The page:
When anyone spoke to her about a religious vocation, she said she was unwilling to choose the religious life because she was attached to her land. She was also fond of films and music.

She was labeled an average student, and at first, she was afraid to go to the convent school for further study, but the charitable works of her mother had inspired her to help others. So, she decided to study nursing where she could help people irrespective of caste, class and color.

When Bridget was a child, Sr. Maria Vinifred of the Congregation of the Mother of Sorrows Servants of Mary had told her the story of Marcelino Pan y Vino, about a little boy raised by monks in the 16th century, who experienced a touching relationship with a man hanging on a cross in the attic.

The story touched her life, and Bridget told Sister Vini that she grew angry with Jesus when he did not take the food she offered. When she shared this with Sister Vini, the holy nun said that he would eat from her hands as a prophecy of what she would become in the future.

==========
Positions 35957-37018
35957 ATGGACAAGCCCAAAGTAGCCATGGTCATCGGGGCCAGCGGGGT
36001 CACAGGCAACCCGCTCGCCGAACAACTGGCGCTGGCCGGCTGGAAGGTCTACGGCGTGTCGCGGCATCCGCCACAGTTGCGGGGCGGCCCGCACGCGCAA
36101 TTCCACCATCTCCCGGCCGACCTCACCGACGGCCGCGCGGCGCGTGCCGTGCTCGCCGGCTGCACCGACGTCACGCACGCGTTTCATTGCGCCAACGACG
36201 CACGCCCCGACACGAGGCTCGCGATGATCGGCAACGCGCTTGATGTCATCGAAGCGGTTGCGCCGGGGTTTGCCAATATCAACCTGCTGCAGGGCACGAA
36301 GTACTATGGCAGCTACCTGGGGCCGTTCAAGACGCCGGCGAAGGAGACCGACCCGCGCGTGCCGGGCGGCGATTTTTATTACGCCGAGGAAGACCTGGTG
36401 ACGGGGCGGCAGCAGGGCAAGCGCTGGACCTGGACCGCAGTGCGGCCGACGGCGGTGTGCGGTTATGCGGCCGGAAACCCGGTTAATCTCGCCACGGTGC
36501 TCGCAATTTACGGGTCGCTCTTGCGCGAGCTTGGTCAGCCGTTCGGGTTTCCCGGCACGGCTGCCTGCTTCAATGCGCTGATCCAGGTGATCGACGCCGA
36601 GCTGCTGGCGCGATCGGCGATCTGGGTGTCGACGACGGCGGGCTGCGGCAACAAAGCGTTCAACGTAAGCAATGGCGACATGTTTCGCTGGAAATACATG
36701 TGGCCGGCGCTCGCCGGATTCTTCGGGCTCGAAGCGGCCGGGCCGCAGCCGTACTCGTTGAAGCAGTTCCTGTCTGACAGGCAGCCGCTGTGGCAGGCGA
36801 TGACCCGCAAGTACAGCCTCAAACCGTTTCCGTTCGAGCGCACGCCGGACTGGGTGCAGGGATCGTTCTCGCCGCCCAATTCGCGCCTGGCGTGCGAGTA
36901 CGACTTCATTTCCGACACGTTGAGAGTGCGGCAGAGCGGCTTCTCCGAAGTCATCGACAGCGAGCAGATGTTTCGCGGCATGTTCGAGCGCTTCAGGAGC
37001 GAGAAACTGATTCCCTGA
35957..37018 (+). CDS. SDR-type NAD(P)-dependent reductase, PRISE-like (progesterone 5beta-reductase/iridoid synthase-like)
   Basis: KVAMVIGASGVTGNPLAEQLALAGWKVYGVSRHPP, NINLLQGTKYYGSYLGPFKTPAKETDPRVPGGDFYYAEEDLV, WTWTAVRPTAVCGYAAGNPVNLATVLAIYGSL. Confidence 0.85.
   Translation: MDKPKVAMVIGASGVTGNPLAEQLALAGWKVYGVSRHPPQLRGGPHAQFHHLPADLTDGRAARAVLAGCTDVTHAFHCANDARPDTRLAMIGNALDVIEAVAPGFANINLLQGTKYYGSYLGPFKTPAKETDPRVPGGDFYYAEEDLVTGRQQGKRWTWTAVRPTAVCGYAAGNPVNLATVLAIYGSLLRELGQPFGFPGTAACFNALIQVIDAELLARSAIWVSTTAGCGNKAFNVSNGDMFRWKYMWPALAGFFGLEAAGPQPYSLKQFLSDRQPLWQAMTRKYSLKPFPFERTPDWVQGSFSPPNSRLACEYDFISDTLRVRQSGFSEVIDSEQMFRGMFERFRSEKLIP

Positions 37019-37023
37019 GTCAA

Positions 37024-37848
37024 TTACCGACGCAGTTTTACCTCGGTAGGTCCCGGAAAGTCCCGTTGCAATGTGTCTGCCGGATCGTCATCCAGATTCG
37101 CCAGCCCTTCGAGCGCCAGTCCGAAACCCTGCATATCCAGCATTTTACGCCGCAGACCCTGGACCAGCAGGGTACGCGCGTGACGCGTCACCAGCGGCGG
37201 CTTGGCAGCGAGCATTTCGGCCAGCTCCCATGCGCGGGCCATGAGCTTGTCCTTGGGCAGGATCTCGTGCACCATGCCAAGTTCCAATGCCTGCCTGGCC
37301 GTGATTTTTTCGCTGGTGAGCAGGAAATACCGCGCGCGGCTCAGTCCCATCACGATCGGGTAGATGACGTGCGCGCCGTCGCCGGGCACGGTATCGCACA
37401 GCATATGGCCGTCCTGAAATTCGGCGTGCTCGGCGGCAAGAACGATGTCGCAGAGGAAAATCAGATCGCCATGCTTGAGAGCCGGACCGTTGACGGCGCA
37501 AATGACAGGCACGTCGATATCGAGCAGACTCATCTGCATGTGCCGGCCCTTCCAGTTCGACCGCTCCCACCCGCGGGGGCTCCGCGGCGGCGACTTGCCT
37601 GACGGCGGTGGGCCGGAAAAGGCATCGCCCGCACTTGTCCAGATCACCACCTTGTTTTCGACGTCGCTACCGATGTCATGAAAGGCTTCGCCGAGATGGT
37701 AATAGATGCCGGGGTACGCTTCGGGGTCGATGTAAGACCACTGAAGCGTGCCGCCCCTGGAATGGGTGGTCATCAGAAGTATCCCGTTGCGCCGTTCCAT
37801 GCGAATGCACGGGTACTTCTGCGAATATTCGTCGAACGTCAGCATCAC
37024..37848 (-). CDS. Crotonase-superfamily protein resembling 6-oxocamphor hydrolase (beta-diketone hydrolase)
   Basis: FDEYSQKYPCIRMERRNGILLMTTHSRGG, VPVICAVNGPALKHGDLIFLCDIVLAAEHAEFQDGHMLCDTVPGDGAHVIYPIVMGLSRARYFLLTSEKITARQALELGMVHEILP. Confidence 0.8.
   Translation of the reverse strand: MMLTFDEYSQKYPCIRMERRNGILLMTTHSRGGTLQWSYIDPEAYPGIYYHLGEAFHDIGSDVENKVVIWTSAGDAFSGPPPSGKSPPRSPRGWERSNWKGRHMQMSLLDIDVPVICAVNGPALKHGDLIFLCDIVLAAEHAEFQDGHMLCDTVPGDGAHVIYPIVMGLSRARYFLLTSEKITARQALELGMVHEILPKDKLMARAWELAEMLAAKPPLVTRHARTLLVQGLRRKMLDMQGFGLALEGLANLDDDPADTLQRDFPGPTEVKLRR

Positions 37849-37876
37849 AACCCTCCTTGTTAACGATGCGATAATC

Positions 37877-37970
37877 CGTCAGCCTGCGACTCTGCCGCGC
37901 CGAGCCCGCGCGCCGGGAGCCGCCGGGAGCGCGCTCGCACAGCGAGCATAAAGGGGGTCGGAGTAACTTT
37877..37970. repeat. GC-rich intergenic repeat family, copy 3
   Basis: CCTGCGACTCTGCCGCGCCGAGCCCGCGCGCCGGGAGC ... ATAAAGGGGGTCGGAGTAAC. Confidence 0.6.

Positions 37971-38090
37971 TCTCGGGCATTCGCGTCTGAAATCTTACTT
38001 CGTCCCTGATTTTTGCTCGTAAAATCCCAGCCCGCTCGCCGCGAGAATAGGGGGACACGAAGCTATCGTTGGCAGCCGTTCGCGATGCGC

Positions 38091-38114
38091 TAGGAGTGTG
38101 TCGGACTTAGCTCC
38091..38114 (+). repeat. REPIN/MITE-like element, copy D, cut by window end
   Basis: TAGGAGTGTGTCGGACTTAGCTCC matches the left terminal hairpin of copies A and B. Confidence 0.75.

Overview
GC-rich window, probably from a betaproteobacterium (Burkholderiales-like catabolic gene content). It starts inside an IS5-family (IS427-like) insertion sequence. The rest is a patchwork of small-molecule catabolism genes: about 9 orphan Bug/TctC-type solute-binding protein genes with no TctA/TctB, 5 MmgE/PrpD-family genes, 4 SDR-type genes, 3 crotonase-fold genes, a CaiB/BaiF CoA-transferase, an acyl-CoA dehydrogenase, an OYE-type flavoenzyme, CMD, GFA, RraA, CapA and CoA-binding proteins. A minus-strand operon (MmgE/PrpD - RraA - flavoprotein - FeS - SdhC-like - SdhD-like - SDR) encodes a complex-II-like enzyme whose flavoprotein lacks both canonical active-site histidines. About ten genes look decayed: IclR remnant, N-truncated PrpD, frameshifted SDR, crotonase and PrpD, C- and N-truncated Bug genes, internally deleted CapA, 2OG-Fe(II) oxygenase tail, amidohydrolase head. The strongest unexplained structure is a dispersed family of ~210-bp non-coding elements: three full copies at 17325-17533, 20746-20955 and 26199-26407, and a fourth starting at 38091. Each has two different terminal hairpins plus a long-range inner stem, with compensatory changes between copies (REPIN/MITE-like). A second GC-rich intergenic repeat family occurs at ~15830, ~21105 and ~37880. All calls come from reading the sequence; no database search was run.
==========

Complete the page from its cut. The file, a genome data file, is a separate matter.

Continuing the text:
She never dreamt of becoming a religious. It was all a call from God. When she completed Grade 11, she heard of the Idente Missionaries of Christ the Redeemer, a religious institute of men and women, and wanted to explore the possibility of their Come and See Program.

She went to Cochin, Kerala, in southern India. She was inspired by the nuns, who worked together, never alone, on their projects. Their virtue of forgiveness also attracted her. Initially, it was difficult for her to learn English, but by the grace of God, she completed her bachelor's degree in English literature.

After completing three years of formation, Sister Bridget made her first vows on June 21, 2008, in St. Xavier's Church in Cochin.

She was transferred to Terni, Italy, in 2011. Terni is the provincial capital of the Umbria Region in central Italy. Founded on the site of an ancient city north of Rome, along the Nera River, in the 14th century it became a dominion of the papacy.  

She works at Santa Maria Hospital in Terni. She feeds the patients and — with help from Caritas, the Roman Catholic Church's worldwide charity arm — provides clothes to the needy while counseling them.